Creating strong teams that are focused on collaboration is a major key element for success. A team that takes ownership of their contribution and how they work together they will have a strong shared vision and will continuously search for ways to improve.
Most of the time when people come into leadership roles, the team has already been created. This means you must adapt your preconceived ideas to fit the preferences and abilities of the existing team.
Other times, leaders are given the opportunity to create their own team. This can happen for many reasons, whether you are finding people in different departments, creating an entirely new department or creating a team to start with overall.
Whatever situation you find yourself in, this article will explain the nuts and bolts of how great team culture is built and strategies for implementing them in the workplace or out in the field. Below are some ways you can begin building great team culture today.
UNDERSTANDING WHAT YOUR TEAM CULTURE IS
A very important part of developing a strong team is having a good group of individuals who are focused on a collective effort greater than themselves. A compelling purpose is a key element in building a strong team.
As humans we cannot simply be forced to take part in a team; they need a desire to belong and contribute. So, one of the most import jobs of any leader is to clearly articulate a vision and how the team will achieve it. The members of the team need to truly understand how their contribution fits into the bigger picture.
Reinforcing the bigger vision of the team is something that must be continually reinforced. It cannot be stated once and then forgotten; leaders will need to find ways to infuse this sense of purpose on an ongoing basis for the continued growth and productivity of the team.
Setting up a regular meeting that takes place weekly will make a big difference in great team culture. Regular meetings will build rapport, encourage productivity, and bring the importance of improving the team to the forefront.
When setting up these meetings you will want to schedule them out in advance and everyone should be familiar with the agenda before the meeting begins. Make sure to have clearly defined roles for meetings; for example, one person can lead the meeting, one can act as a timekeeper, and one can take notes on the discussion for follow up emails.
These meetings should be focused on discussing problems and coming up with solutions; they should also be an opportunity to build relationships. Make sure to be careful not to lose sight of the primary objective of the meeting; don’t allow the discussion to be derailed by other interests or topics that are not on the agenda or relative to the discussion.
GET TO KNOW YOUR TEAM
It’s important to take the time to get to know the people on your team. It may seem simple, but getting to know your team members will strengthen the team and build a great culture.
This involves doing things like celebrating birthdays, promotions, and holidays with your team. Encourage camaraderie by having occasional potlucks and eating lunch together. Little things like this can make a major impact on the teams culture.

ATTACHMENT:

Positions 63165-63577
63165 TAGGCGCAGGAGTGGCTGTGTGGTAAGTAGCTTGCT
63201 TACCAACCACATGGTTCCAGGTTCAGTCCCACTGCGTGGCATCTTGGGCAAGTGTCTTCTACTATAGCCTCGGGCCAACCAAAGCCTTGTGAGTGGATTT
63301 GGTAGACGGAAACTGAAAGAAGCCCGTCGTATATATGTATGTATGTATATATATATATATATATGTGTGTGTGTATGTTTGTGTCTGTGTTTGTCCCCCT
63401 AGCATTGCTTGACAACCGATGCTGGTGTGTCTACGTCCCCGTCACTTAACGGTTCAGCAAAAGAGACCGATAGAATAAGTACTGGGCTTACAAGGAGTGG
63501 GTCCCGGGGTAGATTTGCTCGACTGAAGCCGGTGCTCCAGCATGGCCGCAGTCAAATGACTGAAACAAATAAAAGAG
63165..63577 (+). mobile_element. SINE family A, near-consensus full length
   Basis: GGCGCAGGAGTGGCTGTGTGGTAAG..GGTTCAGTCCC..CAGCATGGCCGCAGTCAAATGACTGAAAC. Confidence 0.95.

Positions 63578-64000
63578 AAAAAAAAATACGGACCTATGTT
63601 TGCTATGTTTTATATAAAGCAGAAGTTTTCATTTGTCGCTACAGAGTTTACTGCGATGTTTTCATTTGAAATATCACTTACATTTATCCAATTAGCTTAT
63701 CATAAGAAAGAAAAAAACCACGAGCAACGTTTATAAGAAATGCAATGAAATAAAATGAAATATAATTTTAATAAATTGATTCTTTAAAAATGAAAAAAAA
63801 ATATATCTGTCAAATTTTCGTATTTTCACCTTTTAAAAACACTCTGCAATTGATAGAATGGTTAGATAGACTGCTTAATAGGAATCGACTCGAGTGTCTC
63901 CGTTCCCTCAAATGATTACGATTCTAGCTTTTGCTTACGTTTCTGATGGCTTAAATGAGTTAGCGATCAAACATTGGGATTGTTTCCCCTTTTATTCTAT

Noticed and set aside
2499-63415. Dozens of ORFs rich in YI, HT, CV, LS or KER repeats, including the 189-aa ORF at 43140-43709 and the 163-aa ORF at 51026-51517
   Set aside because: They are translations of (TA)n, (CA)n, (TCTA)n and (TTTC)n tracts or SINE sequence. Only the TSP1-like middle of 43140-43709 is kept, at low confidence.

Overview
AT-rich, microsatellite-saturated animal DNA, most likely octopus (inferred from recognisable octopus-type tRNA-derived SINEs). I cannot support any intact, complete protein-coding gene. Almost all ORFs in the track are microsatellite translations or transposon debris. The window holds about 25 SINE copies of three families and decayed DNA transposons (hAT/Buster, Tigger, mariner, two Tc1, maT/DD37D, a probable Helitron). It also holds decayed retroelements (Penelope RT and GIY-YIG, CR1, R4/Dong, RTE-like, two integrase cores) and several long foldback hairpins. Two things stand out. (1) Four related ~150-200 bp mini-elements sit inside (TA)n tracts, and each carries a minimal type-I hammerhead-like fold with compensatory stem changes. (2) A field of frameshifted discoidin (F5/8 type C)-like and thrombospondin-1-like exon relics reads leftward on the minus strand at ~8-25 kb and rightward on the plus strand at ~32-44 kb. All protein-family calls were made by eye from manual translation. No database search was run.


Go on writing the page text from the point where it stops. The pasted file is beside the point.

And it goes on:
By creating relationships and getting to know your team, you will begin to understand their strengths, weaknesses, and skills yet to be developed. A good leader understands how to draw out the talent around them. So, take the time to learn how to motivate your team to go beyond what is expected of them.
CREATE LEADERS NOT JUST EMPLOYEES
A great team culture is one that emphasizes mentorship over management. Creating leadership will play an important role in establishing the culture of the team.
You must communicate clearly with team members so everyone is on the same page. Develop schedules that are designed to offer flexibility so everyone can do their work in the way that is most effective for them, but not so flexible that they become unmanageable.
Teach your team how to give constructive feedback that encourages productivity rather than causing shame or embarrassment. Create and participate in improvement efforts alongside your team members.
The best way you can teach leadership is through being an example, so take care to teach your team members clearly and patiently and remember that everyone has something to offer.
PROVIDE CONSTRUCTIVE FEEDBACK
Constructive feedback is seriously one of the best ways to help your team continue to improve. Don’t over-complicate this process; feedback is often more impactful when it is informal and a natural part of an ongoing dialogue.
No two people are the same and the method for delivering feedback should not be the same for every person either. This is another reason why it’s important to develop relationships with your team members; when the people on your team trust you, they will take your suggestions to heart because they know you have their best interests in mind.
Instead of waiting until a problem occurs the then giving feedback, develop a habit of regularly letting your team members know how they are doing and what areas they could improve. Allow this communication to be a two-way street; take the time to listen as well.